A Canticle for Leibowitz

by Walter M. Miller Jr.

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Summary and Analysis: Part 1 (Fiat Homo), Chapter 1

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New Characters
Brother Francis Gerard: a novice monk at the abbey of Saint Leibowitz

The Pilgrim (also known as Benjamin and Lazarus): a man Francis encounters during his Lenten fast

Brother Francis, a monk who is in Utah, sees a pilgrim with girded loins walking on the road and gradually approaching him. He is in the desert, and it is midday, and very hot. As the pilgrim nears, Francis finds a pile of rocks so he can hide from the possibly dangerous pilgrim, and sees that he is an old man carrying a staff and dressed in burlap around his midsection. The pilgrim sits down on a chilled rock and sings as he eats some cheese and a biscuit. Francis, who is under a vow of silence because it is Lent, emerges from the rocks and is greeted with hostility by the pilgrim. However, the pilgrim soon sees that Francis is just a monk, becomes more gracious, and offers Francis some of his cheese and biscuit. Francis is fasting, so should not eat such food, but he is tempted to eat it. Under the angry and deluded suspicion that the pilgrim is actually Satan, Francis throws holy water on the pilgrim to protect himself from this temptation. He runs away from the pilgrim and starts to gather some rocks to build more of his stony hut. This hut is intended to keep Francis safe from the local wolves.

The pilgrim walks over to Francis, who is sitting by the hut, and blesses him after Francis tells him he can find shelter at Francis’ abbey, which is nearby. The pilgrim leaves after finding a rock that Francis can use to help build his hut as Francis sits reading the book called Libellus Leibowitz in order to guide his meditations during his time of solitary Lenten fasting. As the day proceeds, Francis works on building his hut, and comes across the pilgrim’s rock and sees that the pilgrim has written something on the rock. As he pulls the rock off the rubble heap on which it rests, he sees a hole in the rubble, and starts examining the hole. At first, he finds nothing particularly interesting about the hole, and goes on building his hut during the day. But late that day, he returns, and begins excavating the hole. When he pries out two rocks jammed in the hole, the hole opens up, and he slides down into the hole. There, he sees that he is in a nuclear fallout shelter, which has been covered by an avalanche of rocks for six centuries. He reads the sign that gives information about the shelter, and prepares himself to encounter the “Fallouts.” He believes these Fallouts are monsters from the time of nuclear holocaust, which was in the 1960s.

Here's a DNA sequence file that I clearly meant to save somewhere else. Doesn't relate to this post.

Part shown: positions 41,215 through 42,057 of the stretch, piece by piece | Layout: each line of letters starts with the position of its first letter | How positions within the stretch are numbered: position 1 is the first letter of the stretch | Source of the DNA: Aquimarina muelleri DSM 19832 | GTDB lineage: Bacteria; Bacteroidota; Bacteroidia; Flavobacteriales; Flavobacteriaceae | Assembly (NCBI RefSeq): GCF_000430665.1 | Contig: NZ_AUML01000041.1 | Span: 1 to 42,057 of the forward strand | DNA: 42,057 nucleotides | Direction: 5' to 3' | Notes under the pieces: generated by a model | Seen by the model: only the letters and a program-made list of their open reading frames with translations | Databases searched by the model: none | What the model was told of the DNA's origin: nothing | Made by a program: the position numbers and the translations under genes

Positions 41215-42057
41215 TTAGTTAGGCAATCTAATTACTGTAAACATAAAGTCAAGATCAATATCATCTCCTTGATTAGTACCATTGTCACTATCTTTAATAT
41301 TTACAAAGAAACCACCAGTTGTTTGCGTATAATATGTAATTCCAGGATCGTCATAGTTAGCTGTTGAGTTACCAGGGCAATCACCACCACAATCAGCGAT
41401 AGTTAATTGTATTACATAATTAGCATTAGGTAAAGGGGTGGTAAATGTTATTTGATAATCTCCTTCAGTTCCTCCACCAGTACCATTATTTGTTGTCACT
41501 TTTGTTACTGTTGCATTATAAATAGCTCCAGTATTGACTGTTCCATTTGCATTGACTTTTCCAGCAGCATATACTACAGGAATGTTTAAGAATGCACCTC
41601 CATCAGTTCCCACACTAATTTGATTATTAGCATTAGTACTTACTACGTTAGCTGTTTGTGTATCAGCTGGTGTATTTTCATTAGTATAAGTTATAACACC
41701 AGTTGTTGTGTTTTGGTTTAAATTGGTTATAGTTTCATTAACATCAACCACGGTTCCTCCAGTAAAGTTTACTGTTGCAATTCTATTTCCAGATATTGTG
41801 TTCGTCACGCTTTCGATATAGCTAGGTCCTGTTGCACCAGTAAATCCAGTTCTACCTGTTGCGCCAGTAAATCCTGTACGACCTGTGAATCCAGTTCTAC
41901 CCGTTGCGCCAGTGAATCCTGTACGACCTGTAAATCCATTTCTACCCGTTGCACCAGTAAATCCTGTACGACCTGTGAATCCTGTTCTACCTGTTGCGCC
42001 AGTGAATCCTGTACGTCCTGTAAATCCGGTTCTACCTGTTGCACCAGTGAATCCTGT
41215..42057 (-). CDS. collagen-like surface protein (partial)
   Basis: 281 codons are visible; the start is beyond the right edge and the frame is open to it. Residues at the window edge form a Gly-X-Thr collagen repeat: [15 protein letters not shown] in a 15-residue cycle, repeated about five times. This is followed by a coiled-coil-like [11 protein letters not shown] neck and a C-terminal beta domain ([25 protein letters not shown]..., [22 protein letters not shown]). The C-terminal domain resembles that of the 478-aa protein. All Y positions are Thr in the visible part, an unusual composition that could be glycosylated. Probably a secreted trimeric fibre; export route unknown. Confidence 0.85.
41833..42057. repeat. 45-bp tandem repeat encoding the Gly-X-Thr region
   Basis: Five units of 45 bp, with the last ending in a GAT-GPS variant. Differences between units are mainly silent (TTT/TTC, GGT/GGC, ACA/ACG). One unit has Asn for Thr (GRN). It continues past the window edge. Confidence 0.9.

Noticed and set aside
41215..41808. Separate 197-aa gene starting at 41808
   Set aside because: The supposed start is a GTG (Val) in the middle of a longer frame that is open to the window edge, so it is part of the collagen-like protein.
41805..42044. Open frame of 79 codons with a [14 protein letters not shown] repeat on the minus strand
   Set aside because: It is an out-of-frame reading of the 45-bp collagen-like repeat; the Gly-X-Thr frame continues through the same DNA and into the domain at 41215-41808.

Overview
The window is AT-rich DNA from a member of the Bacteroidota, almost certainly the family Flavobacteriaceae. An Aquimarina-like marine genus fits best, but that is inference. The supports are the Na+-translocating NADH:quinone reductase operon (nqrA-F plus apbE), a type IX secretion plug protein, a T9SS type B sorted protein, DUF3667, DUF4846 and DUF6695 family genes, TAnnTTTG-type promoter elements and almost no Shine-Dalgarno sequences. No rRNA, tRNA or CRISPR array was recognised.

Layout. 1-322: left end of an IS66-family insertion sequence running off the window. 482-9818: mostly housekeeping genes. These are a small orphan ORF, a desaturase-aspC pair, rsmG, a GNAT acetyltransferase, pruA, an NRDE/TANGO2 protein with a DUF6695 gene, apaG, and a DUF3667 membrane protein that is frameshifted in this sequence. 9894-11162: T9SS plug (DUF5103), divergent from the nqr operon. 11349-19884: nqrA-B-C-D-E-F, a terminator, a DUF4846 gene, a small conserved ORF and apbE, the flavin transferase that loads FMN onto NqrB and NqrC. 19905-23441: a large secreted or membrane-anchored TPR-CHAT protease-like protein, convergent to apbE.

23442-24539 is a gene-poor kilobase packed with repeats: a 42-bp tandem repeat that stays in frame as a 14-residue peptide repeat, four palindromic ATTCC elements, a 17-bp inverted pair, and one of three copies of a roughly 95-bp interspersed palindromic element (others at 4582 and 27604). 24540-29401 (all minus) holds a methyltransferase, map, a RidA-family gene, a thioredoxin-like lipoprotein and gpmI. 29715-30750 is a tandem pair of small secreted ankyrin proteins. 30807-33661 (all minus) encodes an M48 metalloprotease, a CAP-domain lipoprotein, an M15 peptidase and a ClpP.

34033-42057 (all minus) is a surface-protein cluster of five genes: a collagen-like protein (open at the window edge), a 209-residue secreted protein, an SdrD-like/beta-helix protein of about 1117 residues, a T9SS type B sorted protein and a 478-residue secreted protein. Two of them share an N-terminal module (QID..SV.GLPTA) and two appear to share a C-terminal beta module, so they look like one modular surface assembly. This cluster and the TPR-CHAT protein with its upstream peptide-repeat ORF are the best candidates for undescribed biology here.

The initial episode of the novel is set in Utah, but not the contemporary version of Utah. Instead, it is an imaginary Utah of the 2500s, six centuries after an equally imaginary worldwide nuclear war in the 1960s. Utah in the 2500s is still suffering from the damage of the nuclear war six centuries earlier, which effectively destroyed civilization and most of humanity. Lingering radiation from that war has created many misshapen and deformed people as well, even though six centuries have passed since the war. This explains why Francis believes in “Fallouts.” Radioactive fallout from the war caused the misshapen and deformed people, but Francis, who is living long after the war, at a time when people have little access to information about the war or nuclear weapons, misinterprets this to believe...

(This entire section contains 706 words.)

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the people themselves were “Fallouts,” rather than victims of the fallout.

However, the Catholic Church does still exist, and Francis, as a monk in one of its abbeys, serves his forty-day Lenten fast alone in the Utah desert. Francis’s extreme deprivation during this fast explains why he is deluded into thinking the pilgrim is Satan tempting him with forbidden food. The pilgrim’s dress in burlap around his midsection means he has literally girded his loins, and that, together with his behavior, identifies him as possibly a prophet, and a character who will probably appear again and will have lingering significance in the novel.


Summary and Analysis: Part 1 (Fiat Homo), Chapters 2-3